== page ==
# Proof that the mutual information I(X;Y) between two random variables X and Y is 0 if and only if X and Y are independent

On the Wikipedia of mutual information it says that $$I(X;Y)=0$$ if and only if $$X$$ and $$Y$$ are independent.

I can proof that if $$X$$ and $$Y$$ are independent, then $$I(X;Y)=0$$, because $$p(x,y)=p(x)p(y)$$. But how can one prove that if $$I(X;Y)=0$$, then $$X$$ and $$Y$$ are independent?

## 1 Answer

Here's my take. In the discrete case,

$$\operatorname{I}(X;Y) = \sum_{y \in \mathcal Y} \sum_{x \in \mathcal X} {p_{(X,Y)}(x,y) \log{ \left(\frac{p_{(X,Y)}(x,y)}{p_X(x)\,p_Y(y)} \right) } }$$

So $$I(X;Y)=0$$ when, at all points, either:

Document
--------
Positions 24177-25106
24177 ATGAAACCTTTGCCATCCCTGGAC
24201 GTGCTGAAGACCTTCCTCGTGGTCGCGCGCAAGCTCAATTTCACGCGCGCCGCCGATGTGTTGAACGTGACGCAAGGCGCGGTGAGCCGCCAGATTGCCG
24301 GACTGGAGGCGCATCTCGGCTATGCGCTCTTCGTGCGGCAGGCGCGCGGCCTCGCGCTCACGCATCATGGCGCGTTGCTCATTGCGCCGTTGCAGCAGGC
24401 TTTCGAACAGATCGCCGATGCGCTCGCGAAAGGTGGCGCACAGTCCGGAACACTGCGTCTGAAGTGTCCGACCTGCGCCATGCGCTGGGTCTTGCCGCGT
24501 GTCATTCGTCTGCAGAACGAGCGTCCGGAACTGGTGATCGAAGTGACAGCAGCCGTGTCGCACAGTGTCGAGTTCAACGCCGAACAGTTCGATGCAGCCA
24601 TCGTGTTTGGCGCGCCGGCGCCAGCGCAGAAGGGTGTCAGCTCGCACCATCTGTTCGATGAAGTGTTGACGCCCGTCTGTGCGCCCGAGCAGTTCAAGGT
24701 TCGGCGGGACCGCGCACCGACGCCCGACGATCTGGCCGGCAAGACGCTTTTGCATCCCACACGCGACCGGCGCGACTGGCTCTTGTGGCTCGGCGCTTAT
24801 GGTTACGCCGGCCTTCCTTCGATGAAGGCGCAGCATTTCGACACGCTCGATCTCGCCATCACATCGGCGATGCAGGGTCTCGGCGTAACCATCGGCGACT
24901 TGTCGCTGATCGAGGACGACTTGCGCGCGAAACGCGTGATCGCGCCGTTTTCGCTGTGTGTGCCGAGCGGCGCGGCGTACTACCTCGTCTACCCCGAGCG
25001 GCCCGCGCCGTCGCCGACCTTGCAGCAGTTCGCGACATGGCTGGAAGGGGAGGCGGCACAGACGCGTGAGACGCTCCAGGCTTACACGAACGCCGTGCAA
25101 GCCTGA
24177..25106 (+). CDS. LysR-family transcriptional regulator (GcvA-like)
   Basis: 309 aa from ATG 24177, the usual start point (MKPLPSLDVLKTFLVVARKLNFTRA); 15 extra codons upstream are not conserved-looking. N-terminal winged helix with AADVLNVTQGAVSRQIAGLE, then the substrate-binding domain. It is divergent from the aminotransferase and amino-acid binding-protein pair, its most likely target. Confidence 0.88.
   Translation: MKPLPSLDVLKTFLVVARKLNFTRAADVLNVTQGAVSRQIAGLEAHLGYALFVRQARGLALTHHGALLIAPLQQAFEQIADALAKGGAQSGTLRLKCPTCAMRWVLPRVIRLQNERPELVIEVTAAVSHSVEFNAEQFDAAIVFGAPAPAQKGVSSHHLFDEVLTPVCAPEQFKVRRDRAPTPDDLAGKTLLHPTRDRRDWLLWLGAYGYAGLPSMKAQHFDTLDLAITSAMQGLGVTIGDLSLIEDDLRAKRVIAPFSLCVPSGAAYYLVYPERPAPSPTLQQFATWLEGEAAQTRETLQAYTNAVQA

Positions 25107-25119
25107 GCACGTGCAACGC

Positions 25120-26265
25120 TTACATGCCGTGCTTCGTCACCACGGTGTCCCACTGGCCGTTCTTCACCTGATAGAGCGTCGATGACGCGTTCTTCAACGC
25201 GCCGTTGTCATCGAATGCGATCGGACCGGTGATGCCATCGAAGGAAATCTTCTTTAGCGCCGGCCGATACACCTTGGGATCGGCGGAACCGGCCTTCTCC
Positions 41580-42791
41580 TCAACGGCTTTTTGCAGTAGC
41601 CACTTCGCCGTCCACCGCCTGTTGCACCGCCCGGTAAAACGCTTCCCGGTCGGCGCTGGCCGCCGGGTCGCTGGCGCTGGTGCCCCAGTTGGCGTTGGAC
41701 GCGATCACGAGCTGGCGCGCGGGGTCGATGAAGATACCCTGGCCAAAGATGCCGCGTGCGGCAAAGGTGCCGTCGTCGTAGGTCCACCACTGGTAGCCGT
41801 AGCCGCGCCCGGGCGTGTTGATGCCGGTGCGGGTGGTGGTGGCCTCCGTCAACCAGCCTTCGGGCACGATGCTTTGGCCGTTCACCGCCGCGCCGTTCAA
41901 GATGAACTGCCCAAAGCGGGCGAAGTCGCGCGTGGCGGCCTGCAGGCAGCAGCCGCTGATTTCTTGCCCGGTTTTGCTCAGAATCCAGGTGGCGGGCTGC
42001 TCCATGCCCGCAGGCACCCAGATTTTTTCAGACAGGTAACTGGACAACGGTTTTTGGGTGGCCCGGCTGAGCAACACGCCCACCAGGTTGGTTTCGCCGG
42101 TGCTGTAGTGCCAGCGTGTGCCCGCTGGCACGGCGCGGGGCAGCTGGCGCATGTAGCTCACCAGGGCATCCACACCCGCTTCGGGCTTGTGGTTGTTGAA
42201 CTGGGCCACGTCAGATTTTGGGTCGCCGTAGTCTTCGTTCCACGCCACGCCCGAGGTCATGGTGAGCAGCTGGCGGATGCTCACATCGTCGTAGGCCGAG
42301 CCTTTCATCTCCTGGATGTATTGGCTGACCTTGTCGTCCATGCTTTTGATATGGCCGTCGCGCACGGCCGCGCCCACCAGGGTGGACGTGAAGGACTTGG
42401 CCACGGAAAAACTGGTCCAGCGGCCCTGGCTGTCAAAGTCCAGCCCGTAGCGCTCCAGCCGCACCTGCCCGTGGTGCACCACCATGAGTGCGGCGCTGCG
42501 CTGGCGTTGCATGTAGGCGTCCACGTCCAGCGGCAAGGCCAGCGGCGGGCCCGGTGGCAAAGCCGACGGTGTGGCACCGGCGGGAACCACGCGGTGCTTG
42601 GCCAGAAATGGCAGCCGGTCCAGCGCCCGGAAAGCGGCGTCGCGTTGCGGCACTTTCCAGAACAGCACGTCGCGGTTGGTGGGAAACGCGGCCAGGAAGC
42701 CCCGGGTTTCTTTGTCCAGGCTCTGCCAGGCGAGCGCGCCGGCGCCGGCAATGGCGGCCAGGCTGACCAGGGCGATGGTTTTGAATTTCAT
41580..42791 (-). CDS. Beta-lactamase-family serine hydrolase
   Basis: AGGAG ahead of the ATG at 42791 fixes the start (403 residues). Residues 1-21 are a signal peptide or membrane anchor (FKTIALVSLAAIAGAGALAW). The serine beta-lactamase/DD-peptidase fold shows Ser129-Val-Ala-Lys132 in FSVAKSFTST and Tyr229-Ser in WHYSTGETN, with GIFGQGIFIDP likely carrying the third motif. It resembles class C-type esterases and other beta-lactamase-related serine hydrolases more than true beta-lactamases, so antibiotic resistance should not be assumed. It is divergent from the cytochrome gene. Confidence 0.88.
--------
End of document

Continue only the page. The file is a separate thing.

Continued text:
1. $${p_{(X,Y)}(x,y)} = 0$$, or
2. $$\log{ \left(\frac{p_{(X,Y)}(x,y)}{p_X(x)\,p_Y(y)} \right) } \;=0$$

It's worth noting that MI is always negative or 0, and we can't get a positive logarithm at any point, because the joint probability is always a subset of the marginals, so we don't need to worry about sums cancelling each other out; just that each $$\operatorname{I}(X;Y)=0\, \forall X,Y$$. (And of course, by definition, any data point can't reduce the total amount of information.)

The first case says the joint probability is 0 in those cases. It's essentially saying that the two events can't happen together, so I think we're ok just treating these as impossible or undefined events.

The second case requires that $$\frac{p_{(X,Y)}\,(x,y)}{p_X(x)\,p_Y(y)} = 1$$, which implies $$p_{(X,Y)} = p_X(x)\,p_Y(y)$$, which is independence, for all cases where both events can happen together.

The logic is the same in the continuous case.